Tooele County volunteers collected over 3,500 signatures for the referendum to place Senate Bill 2001, the state tax reform measure, on a ballot to allow voters to decide the legislation’s fate.
That’s about 1,000 more signatures than were needed to make Tooele County one of 15 of 29 counties in the state to meet a threshold in signature numbers as required by state law governing referendums.
The signatures were turned into the Tooele County Clerk for verification, said Brenda Spearman, coordinator for Tooele County tax referendum effort.
Statewide referendum sponsors said they have enough signatures that the referendum should make it to the ballot, but an announcement issued this morning from the governor and state Legislature changed the playing field.
In a press release issued around 9 a.m., Gov. Gary Herbert, Senate President Stuart Adams and House Speaker Brad Wilson announced the intention to repeal SB 2001.
“When the 2020 general legislative session opens Monday, legislative leaders will introduce a bill to repeal the changes made in the special session. The intention is that the bill will be ready for the governor’s signature before the completion of the first week of the session. Once the repeal is signed into law, the Legislature will begin work under the reinstated tax code to prepare the fiscal year 2021 state budget,” reads the release.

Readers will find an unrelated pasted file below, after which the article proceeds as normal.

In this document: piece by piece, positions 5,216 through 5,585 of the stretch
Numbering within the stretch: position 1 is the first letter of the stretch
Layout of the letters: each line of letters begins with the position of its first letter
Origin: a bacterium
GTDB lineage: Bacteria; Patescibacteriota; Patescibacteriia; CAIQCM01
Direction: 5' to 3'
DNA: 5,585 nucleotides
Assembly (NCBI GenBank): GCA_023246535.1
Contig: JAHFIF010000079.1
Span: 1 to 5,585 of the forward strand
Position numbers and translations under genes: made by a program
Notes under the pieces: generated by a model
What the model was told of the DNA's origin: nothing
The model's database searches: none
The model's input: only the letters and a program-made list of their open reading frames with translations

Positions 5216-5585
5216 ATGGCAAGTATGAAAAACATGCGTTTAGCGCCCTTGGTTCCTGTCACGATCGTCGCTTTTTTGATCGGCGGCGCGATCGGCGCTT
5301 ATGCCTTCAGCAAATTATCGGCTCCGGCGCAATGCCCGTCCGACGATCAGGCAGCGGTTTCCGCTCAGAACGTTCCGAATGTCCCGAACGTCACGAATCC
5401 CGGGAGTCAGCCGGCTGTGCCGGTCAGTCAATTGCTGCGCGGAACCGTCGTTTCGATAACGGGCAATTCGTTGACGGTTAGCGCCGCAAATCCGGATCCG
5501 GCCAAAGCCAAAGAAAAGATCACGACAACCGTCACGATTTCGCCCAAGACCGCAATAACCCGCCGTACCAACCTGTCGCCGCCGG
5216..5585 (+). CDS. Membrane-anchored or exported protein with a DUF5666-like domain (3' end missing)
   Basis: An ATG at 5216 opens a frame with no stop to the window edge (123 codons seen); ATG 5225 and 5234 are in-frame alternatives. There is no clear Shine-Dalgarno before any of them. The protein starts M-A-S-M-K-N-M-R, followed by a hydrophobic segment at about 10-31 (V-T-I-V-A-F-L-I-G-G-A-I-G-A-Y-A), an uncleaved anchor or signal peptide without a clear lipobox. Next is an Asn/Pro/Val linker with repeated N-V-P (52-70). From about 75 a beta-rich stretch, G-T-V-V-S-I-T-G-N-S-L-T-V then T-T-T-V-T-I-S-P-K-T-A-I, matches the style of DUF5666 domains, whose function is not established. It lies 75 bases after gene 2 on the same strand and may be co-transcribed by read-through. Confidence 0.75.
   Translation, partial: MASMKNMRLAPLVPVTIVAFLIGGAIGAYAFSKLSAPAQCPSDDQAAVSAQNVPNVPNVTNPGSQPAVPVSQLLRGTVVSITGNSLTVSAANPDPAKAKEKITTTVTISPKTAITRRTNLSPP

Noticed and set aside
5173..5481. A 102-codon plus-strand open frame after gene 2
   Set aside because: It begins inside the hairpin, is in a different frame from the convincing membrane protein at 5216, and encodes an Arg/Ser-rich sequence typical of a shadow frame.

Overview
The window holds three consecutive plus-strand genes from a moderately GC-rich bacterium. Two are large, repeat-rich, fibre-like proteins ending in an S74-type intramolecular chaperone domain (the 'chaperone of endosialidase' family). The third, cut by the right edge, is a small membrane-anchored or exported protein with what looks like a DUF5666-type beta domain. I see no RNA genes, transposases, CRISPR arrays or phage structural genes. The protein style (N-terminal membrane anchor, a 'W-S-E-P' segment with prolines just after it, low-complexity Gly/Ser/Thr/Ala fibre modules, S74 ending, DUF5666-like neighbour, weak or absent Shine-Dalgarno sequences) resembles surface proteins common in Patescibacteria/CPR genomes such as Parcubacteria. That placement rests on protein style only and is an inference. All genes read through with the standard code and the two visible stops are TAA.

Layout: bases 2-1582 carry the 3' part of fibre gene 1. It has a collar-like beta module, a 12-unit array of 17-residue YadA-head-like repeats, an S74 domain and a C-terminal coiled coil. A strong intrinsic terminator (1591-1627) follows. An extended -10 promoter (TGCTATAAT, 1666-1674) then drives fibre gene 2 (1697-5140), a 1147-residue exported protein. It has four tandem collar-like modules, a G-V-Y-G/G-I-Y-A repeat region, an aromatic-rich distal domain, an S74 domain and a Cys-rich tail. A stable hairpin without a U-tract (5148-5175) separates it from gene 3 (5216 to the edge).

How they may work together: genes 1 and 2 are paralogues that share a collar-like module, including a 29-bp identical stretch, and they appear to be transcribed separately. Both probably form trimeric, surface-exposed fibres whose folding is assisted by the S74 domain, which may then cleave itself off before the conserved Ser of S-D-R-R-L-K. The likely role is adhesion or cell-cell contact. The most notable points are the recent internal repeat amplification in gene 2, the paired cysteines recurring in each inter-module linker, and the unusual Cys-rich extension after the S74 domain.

The full repeal of SB 2001 will allow the Legislature to prepare the new budget without the uncertainty of the outcome of a referendum, according to the statement.
“In recent weeks, it has become clear that many people have strong concerns regarding legislation passed in December to restructure and revise our tax code. They expressed their concerns by signing a petition to include a referendum on the ballot later this year. We applaud those who have engaged in the civic process and made their voices heard,” said the three leaders in the joint release.
But Utahns have not heard the last of tax reform.
“We will take time to reset and address this issue in the future in a way that allows all Utahns to fully understand the challenge we face, engage in the debate over the best solutions and, ultimately, enact policy that best positions Utah for decades to come,” reads the statement.
Tooele County’s efforts to collect signatures began on a snowy day under a canopy in front of the state Liquor Store in Tooele.
The referendum gained momentum after Harmon’s and Associated Food Stores threw their support behind the referendum, according to Spearman.
“Things really picked up after Harmons got involved and Associated Foods allowed volunteers in their stores,” she said. “Without being able to be at Macey’s, I am not sure we would have had so much success out here.”